In Easter season we read from the Acts of the Apostles, and this Sunday finds us in Athens with Paul as he spoke to the governing council (Acts 17:22-31). It is a passage that is often used as classic exemplar of preaching skill and evangelising engagement. Paul had been talking about Jesus and the Gospel to everyone whose ear he could bend: the Jewish community, Everyman in the marketplace, the Epicurean religious sceptics and the Stoic ethicists striving for a life of virtue and harmony with nature. The Athenian leaders were curious and invited Paul to tell them more. Paul reached out to his audience through respectful referencing to what was already part of their religious and cultural fabric and used this to introduce God and human relationship with him.
In this passage we see Paul’s gift of connecting with others and speaking their language to communicate the Gospel. He found opportunities to talk about God in all sorts of places and he was willing to fail in most cases for the sake of just a few fruitful conversations.
We know from archaeological sources that there was indeed a temple in Athens dedicated to an unknown god. In a nation with a pantheon of gods, perhaps the Athenians were simply hedging their bets, making sure they had not left out an influential deity. Perhaps this was part of God’s great plan, that when Paul arrived in Athens there would be a resource he could use to make known the God with no name other than I AM, God of all existence, and yet the God who invites everyone into knowing him personally in Jesus. Perhaps the fact of the Athenian curiosity and culture of debate was a mark of people constantly seeking deeper understanding and meaning in life.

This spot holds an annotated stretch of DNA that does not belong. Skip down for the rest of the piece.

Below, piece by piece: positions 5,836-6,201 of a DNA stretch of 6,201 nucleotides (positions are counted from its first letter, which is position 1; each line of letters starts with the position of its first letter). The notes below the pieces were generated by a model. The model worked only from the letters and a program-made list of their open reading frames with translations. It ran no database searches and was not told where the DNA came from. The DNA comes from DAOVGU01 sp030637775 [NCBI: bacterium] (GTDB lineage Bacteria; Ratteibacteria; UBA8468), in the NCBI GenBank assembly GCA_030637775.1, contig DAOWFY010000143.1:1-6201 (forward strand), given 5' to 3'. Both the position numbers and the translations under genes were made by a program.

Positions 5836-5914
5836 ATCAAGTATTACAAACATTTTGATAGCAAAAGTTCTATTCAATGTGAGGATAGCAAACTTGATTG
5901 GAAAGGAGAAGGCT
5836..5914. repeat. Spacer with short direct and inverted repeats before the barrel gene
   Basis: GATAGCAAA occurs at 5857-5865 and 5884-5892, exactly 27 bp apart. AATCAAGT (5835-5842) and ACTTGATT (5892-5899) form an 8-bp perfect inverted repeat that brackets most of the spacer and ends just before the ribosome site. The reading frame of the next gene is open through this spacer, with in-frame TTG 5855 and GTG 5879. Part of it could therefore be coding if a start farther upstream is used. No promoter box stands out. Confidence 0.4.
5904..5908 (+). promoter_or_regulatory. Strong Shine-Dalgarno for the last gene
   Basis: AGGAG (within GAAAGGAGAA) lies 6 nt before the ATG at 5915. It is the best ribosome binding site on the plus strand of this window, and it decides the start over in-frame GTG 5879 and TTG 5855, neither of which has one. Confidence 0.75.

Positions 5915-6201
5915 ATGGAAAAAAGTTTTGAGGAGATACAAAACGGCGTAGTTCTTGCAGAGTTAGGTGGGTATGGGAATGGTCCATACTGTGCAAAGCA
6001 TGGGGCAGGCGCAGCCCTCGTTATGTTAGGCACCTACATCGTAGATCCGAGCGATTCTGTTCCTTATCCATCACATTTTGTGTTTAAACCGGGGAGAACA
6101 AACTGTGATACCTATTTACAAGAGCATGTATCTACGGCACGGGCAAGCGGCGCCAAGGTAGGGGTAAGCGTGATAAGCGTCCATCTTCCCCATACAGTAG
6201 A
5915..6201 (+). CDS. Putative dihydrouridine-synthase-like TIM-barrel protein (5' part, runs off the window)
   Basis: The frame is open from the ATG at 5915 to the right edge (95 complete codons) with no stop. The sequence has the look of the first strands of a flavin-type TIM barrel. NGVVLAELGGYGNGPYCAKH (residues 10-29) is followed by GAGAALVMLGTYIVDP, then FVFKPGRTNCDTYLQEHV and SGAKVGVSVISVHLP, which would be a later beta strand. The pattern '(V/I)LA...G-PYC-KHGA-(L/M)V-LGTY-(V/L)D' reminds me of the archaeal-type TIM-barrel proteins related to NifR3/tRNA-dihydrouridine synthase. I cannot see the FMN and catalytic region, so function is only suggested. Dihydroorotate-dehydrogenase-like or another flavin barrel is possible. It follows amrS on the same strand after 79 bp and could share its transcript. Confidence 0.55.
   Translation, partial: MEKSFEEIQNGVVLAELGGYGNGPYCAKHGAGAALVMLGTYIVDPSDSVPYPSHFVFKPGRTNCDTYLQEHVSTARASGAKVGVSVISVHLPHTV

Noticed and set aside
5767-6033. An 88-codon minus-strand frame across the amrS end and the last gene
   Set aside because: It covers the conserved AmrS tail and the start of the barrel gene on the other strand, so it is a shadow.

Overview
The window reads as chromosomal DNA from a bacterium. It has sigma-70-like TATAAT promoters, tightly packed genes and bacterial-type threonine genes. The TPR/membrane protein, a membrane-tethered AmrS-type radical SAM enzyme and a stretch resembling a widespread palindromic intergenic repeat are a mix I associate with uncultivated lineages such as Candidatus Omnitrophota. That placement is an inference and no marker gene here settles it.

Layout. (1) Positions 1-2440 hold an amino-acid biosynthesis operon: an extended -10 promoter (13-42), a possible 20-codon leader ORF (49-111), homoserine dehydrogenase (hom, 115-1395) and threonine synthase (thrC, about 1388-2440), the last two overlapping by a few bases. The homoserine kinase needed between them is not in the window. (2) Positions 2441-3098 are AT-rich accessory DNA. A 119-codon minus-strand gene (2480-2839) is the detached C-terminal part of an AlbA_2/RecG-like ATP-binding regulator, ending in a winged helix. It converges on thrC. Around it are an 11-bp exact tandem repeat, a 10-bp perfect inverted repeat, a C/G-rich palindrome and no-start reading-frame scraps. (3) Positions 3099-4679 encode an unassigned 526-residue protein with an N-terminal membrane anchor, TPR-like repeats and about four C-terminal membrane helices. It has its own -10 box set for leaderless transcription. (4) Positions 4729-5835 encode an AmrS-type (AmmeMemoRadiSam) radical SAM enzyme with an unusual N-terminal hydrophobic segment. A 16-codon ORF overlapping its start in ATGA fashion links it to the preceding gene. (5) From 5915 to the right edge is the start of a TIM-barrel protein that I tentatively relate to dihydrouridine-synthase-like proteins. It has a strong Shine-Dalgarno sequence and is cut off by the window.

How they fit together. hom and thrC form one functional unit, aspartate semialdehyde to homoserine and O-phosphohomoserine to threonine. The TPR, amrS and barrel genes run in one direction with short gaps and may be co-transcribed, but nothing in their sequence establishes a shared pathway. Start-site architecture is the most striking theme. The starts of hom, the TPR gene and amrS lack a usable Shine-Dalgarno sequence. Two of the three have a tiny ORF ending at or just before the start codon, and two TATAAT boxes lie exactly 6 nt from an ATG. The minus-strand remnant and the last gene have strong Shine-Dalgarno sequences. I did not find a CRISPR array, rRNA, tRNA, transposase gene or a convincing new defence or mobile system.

This seems to resonate now. While people in our culture are not as Paul expressed at the Areopagus – ‘I see how extremely religious you are in every way’ (v22) – we do know that today many people claim to believe in something divine, ‘other’ and are searching for a spiritual unknown and a sense of meaning in life. So, what are the community spaces we move in? Who is asking the questions around us and what are the questions? We don’t have to have Paul’s preaching skills and evangelising engagement; we just need to be willing to enter the conversation and to trust the Holy Spirit to shine light into the fog of uncertainty and the exploration of the unknown.
Image adapted by LG from BBC material, with thanks.